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HP Pavilion DV6500 Reboot Loop

Discussion in 'HP Pavilion Notebooks' started by Aussie_1, Jan 13, 2010.

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  1. Aussie_1

    Aussie_1 Newbie

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    I have a client that brought me their HP Pavilion DV6500 laptop (Windows Vista Home Premium edition) that seems to have a severe issue.

    When you attempt to power it up the lights above the keyboard all light up and you can hear the hard-drive spin up but then it reboots itself and begins a continuous reboot cycle. Nothing at all appears on the screen ever. The DVD/CD drive spins up momentarily (indicated by the yellow LED) but powers off when the laptop reboots itself (as one would expect).

    The only way to stop the continuous rebooting is to press & hold the ESC key; this prevents the computer from rebooting, the lights stay on, but nothing appears on the screen and the DVD/CD drive will not read the recovery disc(s).

    I have taken the following trouble-shooting steps:
    1) Unplugged the unit from AC power & removed the battery. I was sure to hold in the power button for 30 seconds to ensure the capacitors were properly drained. This reset did not fix the issue.
    2) I reseated the RAM and switched the RAM sticks (there are two of them) in trying to determine if it is a RAM issue; no affect with this attempt either.
    3) Have attempted to boot into SAFE-MODE many times with no luck.

    Any suggestions or is the unit now a door stop?
     
  2. brianstretch

    brianstretch Notebook Virtuoso

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    You're not able to get into BIOS Setup either? If you can, run the HD test program.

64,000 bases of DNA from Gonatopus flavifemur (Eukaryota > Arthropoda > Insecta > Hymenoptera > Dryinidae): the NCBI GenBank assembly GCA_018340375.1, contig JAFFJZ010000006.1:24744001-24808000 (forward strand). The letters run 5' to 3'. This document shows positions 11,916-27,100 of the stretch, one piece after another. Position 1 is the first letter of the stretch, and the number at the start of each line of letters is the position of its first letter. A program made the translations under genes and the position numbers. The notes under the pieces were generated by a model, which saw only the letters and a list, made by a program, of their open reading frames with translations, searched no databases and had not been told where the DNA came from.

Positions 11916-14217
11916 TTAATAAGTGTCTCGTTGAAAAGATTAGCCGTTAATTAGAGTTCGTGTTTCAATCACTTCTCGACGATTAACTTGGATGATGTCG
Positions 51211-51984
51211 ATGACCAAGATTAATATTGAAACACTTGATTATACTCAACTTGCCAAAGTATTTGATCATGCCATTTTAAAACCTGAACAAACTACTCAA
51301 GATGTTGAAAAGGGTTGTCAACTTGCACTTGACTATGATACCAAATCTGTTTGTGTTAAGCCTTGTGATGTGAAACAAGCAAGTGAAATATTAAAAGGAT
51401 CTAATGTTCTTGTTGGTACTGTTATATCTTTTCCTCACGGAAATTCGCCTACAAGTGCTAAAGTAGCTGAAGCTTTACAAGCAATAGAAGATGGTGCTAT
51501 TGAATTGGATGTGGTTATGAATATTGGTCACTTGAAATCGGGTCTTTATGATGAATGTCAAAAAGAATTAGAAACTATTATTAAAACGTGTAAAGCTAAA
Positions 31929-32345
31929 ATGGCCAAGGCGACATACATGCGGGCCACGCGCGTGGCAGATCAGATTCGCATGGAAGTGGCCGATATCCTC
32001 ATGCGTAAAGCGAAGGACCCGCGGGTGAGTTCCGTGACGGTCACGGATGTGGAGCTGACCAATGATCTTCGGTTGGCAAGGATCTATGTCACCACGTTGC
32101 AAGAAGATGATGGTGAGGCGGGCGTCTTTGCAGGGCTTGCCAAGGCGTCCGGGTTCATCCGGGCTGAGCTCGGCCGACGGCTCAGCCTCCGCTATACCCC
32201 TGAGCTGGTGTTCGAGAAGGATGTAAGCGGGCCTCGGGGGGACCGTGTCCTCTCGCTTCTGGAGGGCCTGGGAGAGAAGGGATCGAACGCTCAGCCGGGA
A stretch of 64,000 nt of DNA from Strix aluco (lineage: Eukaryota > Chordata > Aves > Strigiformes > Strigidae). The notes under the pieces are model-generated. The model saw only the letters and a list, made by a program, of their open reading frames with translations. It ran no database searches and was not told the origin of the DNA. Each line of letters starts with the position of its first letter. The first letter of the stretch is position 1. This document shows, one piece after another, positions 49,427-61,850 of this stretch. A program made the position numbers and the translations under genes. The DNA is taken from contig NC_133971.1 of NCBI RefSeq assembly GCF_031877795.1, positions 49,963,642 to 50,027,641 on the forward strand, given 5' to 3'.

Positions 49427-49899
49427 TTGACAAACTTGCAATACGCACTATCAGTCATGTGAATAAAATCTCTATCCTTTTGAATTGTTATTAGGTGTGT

But I suspect that you can't, in which case I also suspect that you have yet another defective NVIDIA GPU.
     
  3. Reby

    Reby Notebook Consultant

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    Its probably toast, but you only tried the recovery cd's...have you tried a vista anywhere cd? I doubt its a OS issue because of the reboots but if ya have a vista cd handy it may be worth a try. The recovery cd's have had a hit and miss issue for some. The thing that concerns me is the constant reboot which sounds to me like the NVIDIA meltdown issue with nothing displayed on the screen it sounds like a motherboard issue.

    Good Luck,

    /Reby
     
  4. kevin071586

    kevin071586 Notebook Consultant

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    It may be worth a try to swap out the DVD Player. My dv9000 won't boot to any CD/DVD. I think the hardware SATA interface may be going bad, or the device itself. Either way, I believe it is a hardware problem preventing me from booting to a CD.

    It definitely does sound like a NVIDIA GPU failure. Tell your client it is a $1200 paperweight and offer to "Bake" the Motherboard for them :)
     
  5. Th3_uN1Qu3

    Th3_uN1Qu3 Notebook Deity

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    Yes it's a failed nVidia chip. I had a dv9420 come in with exactly the same problem. Baking the board fixed it though. Mmmm, nVidia flavored steak. :D
     
  6. DJRiful

    DJRiful Notebook Consultant

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    Smells like not only his Video chip is fried. The motherboard as well... I believe HP Mobo video card even for the dedicated one are integrated into the board. Not like old Dell laptop, GPU is a separated piece.

    reason I say this because if it's only the videocard. Your computer shouldn't reboot. It will just stay on forever without displaying anything.